The researchers restricted the next part of their analysis to patients with tumors bearing estrogen receptors and lacking the HER2 receptor. They found that patients with lobular cancer had worse disease-free survival and overall survival. ILC patients also had more disease recurrence than those with IDC, and recurrences tended to occur later.

“In other words, more tumors are coming back, and they’re coming back later for patients with ILC,” explained Oesterreich, who also holds the Shear Family Endowed Chair in Breast Cancer Research and is co-director of the Women’s Cancer Research Center, a partnership between UPMC Hillman and Magee-Womens Research Institute. “This suggests that tumor cells hibernate somewhere in the body until they are reawakened. We need to find where these cells hang out and why they reawaken.”

A commercially available advanced genomic test called Oncotype DX was used to predict risk of recurrence and response to chemotherapy for patients with early-stage estrogen-receptor-positive, HER2-negative breast cancer.

The analysis found that there was a significant association between the Oncotype DX score and cancer recurrence for patients with IDC. Very few ILC cases were classified as high-risk, despite more late recurrences, highlighting the need for specific molecular tests that improve predictions for lobular breast cancer.

“Lobular breast cancer and ductal breast cancer are two distinct diseases. Our study shows that lobular breast cancers are diagnosed at a more advanced stage and have increased chance of recurrence. However, invasive lobular cancer was less likely to be classified as high-risk by a commonly used genomic test,” said Williams. “Despite their differences, these cancers are often treated the same. We hope these findings will spark research aimed at developing new diagnostic tools and drugs to improve outcomes for patients with lobular breast cancer.”

Other researchers who contributed to the study were co-first authors Azadeh Nasrazadani, M.D., Ph.D., and Jian Zou, M.S., both of Pitt or UPMC; Neil Carleton, B.S., Yujia Li, B.S., Kathryn Demanelis, Ph.D., George Tseng, Ph.D., Adrian V. Lee, Ph.D., all of Pitt or UPMC; Tiffany Onger, M.D., and Matthew D. Wright, M.D., both of Cleveland Clinic; and Bhuvaneswari Ramaswamy, M.D., of The Ohio State University Wexner Medical Center.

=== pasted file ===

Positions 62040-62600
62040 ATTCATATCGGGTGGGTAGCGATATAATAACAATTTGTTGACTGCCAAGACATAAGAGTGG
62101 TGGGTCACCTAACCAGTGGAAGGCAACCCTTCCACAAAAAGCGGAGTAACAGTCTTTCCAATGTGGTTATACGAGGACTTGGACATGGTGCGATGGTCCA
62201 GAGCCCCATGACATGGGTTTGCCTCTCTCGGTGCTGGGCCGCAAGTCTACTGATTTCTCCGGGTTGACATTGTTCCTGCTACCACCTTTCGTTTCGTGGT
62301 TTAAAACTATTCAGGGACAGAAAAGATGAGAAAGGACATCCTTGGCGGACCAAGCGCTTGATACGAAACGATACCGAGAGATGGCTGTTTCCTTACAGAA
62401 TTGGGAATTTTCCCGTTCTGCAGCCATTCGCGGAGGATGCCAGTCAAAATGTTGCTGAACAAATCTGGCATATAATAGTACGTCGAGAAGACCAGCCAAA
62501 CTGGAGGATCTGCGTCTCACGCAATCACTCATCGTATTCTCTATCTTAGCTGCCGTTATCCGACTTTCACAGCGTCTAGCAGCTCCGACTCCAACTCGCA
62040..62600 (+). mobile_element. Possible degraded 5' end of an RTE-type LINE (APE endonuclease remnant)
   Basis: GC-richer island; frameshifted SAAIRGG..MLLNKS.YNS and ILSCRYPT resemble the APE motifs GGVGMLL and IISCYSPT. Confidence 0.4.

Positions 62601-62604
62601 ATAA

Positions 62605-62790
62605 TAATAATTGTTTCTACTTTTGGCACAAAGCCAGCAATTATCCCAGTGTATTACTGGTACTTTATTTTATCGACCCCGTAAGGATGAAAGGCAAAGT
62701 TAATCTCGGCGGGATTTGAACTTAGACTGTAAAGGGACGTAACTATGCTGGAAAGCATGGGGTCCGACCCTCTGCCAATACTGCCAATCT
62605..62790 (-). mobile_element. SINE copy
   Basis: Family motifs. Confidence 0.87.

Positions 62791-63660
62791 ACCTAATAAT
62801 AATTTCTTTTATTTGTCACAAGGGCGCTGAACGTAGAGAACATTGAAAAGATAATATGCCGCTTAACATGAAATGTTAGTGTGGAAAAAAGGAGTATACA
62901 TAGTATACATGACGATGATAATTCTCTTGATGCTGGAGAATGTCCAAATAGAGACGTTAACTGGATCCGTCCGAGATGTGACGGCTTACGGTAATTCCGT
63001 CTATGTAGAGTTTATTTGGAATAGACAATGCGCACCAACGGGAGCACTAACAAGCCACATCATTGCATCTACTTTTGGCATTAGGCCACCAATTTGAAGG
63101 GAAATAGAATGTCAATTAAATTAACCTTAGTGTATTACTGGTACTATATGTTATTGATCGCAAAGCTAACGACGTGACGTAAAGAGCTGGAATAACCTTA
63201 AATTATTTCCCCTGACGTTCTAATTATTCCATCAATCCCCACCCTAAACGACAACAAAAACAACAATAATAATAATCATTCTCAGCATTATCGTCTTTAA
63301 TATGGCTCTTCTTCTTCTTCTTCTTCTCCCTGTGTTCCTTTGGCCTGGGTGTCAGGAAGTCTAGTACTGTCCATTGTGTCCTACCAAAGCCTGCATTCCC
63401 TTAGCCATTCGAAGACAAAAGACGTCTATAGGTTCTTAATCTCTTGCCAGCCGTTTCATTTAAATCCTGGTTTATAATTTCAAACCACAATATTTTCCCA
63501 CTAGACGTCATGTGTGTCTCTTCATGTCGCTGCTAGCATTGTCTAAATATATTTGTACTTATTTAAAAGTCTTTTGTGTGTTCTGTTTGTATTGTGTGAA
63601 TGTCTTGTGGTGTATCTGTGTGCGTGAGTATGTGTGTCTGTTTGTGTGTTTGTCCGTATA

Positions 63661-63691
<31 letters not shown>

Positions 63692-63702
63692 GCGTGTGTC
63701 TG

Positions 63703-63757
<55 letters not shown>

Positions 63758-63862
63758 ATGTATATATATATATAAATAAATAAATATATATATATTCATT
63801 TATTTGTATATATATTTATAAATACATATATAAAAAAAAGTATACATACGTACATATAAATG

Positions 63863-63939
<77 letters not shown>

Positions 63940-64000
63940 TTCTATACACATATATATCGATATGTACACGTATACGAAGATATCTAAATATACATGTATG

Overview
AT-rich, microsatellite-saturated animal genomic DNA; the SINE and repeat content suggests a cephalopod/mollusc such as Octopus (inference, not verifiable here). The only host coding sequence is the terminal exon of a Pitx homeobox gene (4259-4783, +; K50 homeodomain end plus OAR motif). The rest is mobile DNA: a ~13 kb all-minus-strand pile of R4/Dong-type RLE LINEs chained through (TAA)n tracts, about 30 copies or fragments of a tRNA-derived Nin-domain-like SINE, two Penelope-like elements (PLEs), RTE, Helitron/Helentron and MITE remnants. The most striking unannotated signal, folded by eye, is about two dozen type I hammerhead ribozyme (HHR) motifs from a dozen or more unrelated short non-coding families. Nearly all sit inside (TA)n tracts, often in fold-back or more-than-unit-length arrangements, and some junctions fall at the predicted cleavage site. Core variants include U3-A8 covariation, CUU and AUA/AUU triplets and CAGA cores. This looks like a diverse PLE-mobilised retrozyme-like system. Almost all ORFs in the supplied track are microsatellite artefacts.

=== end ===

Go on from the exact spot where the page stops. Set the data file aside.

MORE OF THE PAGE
This work was supported by the Breast Cancer Research Foundation, the National Cancer Institute of the National Institutes of Health (P30CA047904, P30CA016058 and 1F30CA264963-01), Susan G. Komen, The Henry L. Hillman Foundation, via The Hillman Fellows for Innovative Cancer Research, the 2019 Gianna Bonadonna Breast Cancer Research Fellowship awarded by Conquer Cancer, the MacDonald Lobular Breast Cancer Fund at Cleveland Clinic and the Anderson Breast Cancer Fund at OSUCCC.

ExactSciences/Mdxhealth, the manufacturer of Oncotype DX, reviewed the manuscript but had no input on study design or analysis.

UPMC Hillman Cancer Center: Asher Jones, 412-639-6222, jonesAG@upmc.edu Cleveland Clinic: Ellie Westerburg, 216-312-4755, westere@ccf.org The Ohio State University Comprehensive Cancer Center: Amanda Harper, 513-659-6847, Amanda.Harper2@osumc.edu

About Cleveland Clinic